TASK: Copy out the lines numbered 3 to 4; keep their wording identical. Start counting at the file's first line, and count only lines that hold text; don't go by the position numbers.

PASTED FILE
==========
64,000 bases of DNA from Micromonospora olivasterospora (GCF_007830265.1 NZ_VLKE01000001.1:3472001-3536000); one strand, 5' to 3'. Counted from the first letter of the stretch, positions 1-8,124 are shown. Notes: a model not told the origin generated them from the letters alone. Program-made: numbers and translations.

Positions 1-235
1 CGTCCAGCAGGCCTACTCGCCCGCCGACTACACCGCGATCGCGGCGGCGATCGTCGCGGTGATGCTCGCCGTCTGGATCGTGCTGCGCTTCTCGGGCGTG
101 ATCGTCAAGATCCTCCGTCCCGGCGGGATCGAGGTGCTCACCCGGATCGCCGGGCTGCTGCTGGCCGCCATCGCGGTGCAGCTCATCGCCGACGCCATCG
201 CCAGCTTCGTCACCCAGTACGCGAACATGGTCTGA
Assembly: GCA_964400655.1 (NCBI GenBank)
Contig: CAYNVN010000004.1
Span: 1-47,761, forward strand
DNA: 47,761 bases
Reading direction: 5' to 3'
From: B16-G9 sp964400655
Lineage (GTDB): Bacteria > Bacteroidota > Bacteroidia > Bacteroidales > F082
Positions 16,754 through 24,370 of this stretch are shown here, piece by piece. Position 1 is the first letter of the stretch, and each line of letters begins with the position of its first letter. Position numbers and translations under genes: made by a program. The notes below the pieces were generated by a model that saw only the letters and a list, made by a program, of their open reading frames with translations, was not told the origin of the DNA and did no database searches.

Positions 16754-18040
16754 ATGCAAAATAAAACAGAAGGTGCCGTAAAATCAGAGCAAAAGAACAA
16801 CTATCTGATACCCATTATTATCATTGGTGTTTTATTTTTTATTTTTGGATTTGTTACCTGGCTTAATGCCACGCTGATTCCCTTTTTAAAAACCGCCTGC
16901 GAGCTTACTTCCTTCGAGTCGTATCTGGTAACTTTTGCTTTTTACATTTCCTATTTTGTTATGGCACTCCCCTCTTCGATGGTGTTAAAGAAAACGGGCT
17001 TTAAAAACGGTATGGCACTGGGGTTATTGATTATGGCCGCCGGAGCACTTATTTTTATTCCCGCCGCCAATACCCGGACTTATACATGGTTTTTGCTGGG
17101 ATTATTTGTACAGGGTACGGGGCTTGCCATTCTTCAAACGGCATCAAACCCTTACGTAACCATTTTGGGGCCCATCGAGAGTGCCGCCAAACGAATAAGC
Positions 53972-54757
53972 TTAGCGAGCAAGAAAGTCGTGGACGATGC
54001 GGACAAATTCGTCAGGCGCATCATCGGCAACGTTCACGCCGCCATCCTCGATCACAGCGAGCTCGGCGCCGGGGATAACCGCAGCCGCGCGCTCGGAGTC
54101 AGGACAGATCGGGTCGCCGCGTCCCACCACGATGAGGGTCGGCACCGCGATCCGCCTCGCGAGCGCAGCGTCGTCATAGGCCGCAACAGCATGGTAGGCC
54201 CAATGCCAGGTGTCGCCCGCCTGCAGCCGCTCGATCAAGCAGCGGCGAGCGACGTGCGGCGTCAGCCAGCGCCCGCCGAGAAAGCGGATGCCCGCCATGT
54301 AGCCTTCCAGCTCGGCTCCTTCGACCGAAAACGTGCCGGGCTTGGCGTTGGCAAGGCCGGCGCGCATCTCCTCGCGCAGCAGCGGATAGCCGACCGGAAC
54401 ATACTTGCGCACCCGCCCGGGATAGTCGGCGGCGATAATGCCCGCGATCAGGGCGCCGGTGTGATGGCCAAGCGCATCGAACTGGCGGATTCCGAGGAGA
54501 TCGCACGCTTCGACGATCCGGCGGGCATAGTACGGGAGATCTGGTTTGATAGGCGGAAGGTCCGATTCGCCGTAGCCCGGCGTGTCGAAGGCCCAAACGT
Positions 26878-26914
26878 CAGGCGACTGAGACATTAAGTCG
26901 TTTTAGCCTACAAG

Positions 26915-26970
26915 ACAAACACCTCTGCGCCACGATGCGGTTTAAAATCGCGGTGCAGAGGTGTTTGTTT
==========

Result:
1 CGTCCAGCAGGCCTACTCGCCCGCCGACTACACCGCGATCGCGGCGGCGATCGTCGCGGTGATGCTCGCCGTCTGGATCGTGCTGCGCTTCTCGGGCGTG
101 ATCGTCAAGATCCTCCGTCCCGGCGGGATCGAGGTGCTCACCCGGATCGCCGGGCTGCTGCTGGCCGCCATCGCGGTGCAGCTCATCGCCGACGCCATCG